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USA: The ADPPA was the start, but where has the draft APRA landed?

In this Insight article, Michelle Schaap, Partner at CSG Law, will discuss some (not all) notable distinctions between the failed American Data Privacy and Protection Act (ADPPA) and the draft American Privacy Rights Act (APRA). Not surprisingly, the two have many of the same terms, as the APRA drafters used the ADPPA as their starting point.

MRaust/iStock via Getty Images

However, in crafting the new proposed legislation, some consideration may have been given to the objections raised to the ADPPA in an effort to avoid the same stumbling blocks. For readers interested in doing their own analysis, be warned: the use of defined terms is not the same (even though the underlying definitions may be the same) and the numbering of the two acts for their section identification is not the same.



Under the ADPPA, Section 404, federal laws, were not pre-empted, nor was the authority of other Executive Agencies and/or common carriers' breach obligations under 47 CFR 62.2011. The ADPPA also did not supersede anti-trust laws or enforcement. Entities otherwise covered by the ADPPA, but which were subject to and in compliance with the following laws would be deemed in compliance with the ADPPA with limited exceptions: the Gramm-Leach-Bliley Act of 1999 (GLBA) (Title V), the Health Information Technology for Economic and Clinical Health Act (HITECH), the Fair Credit Reporting Act of 1970 (FCRA), the Family Educational Rights and Privacy Act of 1974 (FERPA), the Children's Online Privacy Protection Act of 1998 (COPPA), and the Health Insurance Portability and Accountability Act of 1996 (HIPAA), along with a few other specifically identified statutory privacy laws. Notably, Section 208 of the ADPPA with respect to the mandated data security and protections would not have been superseded by those other laws.

State laws, however, did not receive the same treatment as federal laws under the ADPPA. Indeed, Section 404(b) of the ADPPA specifically provided that '[n]o State […] may adopt, maintain, enforce, prescribe or continue in effect at any law, regulation, rule, standard, requirement, other provision…. covered by the provisions of this Act…' The ADPPA did not, however, preempt consumer protection laws against 'deceptive, unfair or unconscionable practices,' civil rights laws, provisions of laws that govern the privacy of employee or student information, or breach notification laws, as well as several other listed laws. Notably, Illinois' laws, the Biometric Information Privacy Act of 2008 (BIPA) and the Genetic Information Privacy Act (GIPA) were both expressly called out and preserved. It also expressly preserved the private right of action provided in the California Consumer Privacy Act of 2018 (CCPA), as amended by the California Privacy Rights Act of 2020 (CPRA) (collectively the CCPA as amended) in Section 1798.150, and allows for the California Privacy Protection Agency to enforce the ADPPA as it would the CCPA as amended.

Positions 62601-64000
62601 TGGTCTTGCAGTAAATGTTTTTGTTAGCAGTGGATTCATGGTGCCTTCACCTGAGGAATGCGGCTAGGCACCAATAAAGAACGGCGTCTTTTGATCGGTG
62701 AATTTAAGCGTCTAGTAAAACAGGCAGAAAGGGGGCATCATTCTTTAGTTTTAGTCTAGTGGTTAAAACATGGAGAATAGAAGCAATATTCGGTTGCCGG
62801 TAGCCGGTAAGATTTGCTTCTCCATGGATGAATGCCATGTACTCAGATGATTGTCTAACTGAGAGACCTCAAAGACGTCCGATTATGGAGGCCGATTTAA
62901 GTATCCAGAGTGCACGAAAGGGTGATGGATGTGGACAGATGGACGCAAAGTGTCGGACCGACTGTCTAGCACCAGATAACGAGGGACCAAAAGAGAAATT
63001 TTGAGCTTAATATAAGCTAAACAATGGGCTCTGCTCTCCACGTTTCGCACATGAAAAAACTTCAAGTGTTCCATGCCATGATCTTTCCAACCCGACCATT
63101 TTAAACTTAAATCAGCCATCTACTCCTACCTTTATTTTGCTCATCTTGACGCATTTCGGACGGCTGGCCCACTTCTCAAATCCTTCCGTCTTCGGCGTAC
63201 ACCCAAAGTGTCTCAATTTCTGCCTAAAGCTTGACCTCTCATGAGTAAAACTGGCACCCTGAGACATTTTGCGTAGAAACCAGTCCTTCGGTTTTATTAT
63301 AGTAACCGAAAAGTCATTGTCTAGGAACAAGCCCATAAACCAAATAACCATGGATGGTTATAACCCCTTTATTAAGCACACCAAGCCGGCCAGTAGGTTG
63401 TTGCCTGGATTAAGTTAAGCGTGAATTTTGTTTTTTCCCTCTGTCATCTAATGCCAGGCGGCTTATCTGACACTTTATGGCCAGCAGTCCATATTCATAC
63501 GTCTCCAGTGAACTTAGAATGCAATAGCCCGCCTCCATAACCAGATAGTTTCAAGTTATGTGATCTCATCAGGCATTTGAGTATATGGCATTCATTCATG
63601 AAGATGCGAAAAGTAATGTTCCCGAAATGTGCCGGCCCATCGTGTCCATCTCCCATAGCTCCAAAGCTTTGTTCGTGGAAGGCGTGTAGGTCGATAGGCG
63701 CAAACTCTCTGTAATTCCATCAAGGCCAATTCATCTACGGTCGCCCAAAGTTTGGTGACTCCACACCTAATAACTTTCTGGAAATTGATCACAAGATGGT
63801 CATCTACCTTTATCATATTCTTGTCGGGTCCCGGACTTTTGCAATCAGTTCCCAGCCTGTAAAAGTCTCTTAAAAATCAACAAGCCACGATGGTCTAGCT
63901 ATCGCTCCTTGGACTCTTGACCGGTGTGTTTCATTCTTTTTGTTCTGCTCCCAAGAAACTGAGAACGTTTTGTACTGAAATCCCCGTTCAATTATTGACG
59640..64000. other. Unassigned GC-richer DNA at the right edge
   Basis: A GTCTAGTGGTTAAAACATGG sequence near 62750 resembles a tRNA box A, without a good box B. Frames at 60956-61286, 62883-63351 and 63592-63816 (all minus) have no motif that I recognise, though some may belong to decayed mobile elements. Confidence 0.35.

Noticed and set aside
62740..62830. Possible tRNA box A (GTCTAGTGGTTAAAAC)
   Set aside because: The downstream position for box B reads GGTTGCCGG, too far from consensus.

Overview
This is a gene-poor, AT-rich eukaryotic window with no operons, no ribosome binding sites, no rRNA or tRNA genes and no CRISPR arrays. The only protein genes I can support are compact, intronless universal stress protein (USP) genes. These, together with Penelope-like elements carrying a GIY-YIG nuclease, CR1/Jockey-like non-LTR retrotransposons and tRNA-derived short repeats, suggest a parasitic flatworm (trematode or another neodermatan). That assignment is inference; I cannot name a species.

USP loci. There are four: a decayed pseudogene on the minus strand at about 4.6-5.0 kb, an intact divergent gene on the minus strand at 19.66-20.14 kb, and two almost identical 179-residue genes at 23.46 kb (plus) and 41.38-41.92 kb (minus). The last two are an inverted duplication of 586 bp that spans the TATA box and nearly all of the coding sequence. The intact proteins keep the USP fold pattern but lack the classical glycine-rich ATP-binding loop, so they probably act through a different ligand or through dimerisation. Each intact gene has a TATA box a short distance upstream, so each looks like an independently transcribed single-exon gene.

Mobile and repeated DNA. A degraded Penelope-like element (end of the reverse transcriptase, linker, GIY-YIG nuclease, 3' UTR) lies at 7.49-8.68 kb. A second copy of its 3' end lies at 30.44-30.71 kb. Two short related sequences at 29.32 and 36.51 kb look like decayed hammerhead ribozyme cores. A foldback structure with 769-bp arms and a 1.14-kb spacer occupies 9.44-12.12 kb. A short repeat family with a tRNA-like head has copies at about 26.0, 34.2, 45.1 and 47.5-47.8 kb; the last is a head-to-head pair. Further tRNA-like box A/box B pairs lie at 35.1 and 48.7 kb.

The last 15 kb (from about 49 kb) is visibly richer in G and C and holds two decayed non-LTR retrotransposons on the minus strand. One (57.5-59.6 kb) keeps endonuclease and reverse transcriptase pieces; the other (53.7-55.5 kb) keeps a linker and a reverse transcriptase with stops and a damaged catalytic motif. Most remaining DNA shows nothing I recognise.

The ADPPA would have overridden the application of certain aspects of the Communication Act of 1934 as it related to the processing and/or security of covered data with limited exceptions. Finally, the ADPPA did not preempt common law or statutory causes of action for civil relief, including without limitation actions for wrongful death, negligence failure to warn, and an objectively offensive invasion of privacy.


Expanding on the exclusions from the broad preemption of states' laws, the APRA carved out from preemption to include state laws that address spam emails, telephone solicitations or caller ID, health information, and library records. However, unlike the ADPPA, APRA does not expressly carve out preemption laws regarding facial recognition or facial recognition technologies.

Remembering that APRA does not preclude states from enforcing their laws that are not otherwise covered by the APRA, and the APRA does not apply to small businesses, it is unclear whether this leaves the door open for states to enforce their privacy laws against those smaller enterprises. It is reasonable to assume, however, that regulators in states such as California may still object to the preemption of their laws otherwise.

Private right of action and small businesses


Unlike most states' proactive privacy laws, the ADPPA created a private right of action. This right would not be available for two years after the date the act became effective. Before a person could bring that action, they would first have to give notice to the Federal Trade Commission (FTC) and the Attorney General of their state of residence to give either the opportunity to intervene. Note that the act also contemplated that the FTC would report on actions brought by individuals - the implication being that the right under the act might be either removed or potentially revised.

The private right of action was limited to violations of only certain sections: 102 (duty of loyalty), 104 (no discrimination on pricing for exercising privacy rights), 202 (transparency), 203 (privacy rights), 204 (consent and right to opt-out), 205(a) (no targeted advertising to minors), 205(b) (no transfer of minors' data without express consent), 206(b)(3)(C) (failure of third party to honor the do not collect registry), 207(a) (civil rights violations), 208(a) (failure to implement data security practices), or 302 (third party or service party violations of covered entity's directions).

The private right of action was also not permitted against entities that had less than $25 million in revenue/year, processed fewer than 50,000 person data, and generated less than 50% of its revenue from such transfer. For reference, a 'small business' under the ADPPA was defined as an entity with annual gross revenues during a three-year look-back period of less than $41 million, did not process more than 200,000 persons' data annually and the entity did not earn more than 50% of its revenue from the transfer of data in any year.


First, the definition of a 'small business' under the APRA is different, the revenue threshold was reduced to less than $40 million, and as to the earnings from the transfer of data, it could be any portion of its earnings - whether 2%, 50% or more. As such, fewer businesses under the new law would be considered small businesses. However, unlike the ADPPA which excluded small businesses from certain aspects of the proposed law, the APRA expressly excludes all small businesses from all aspects of the proposed legislation. So, while the ADPPA excluded private rights of action against small businesses, fewer businesses will escape the overall reach of the APRA.

The APRA did remove the barrier created under the ADPPA requiring prior notice to the FTC, requiring notice to be given only to the offending covered entity, subject to the removal of the prior notice and cure period requirements in certain cases, as noted below.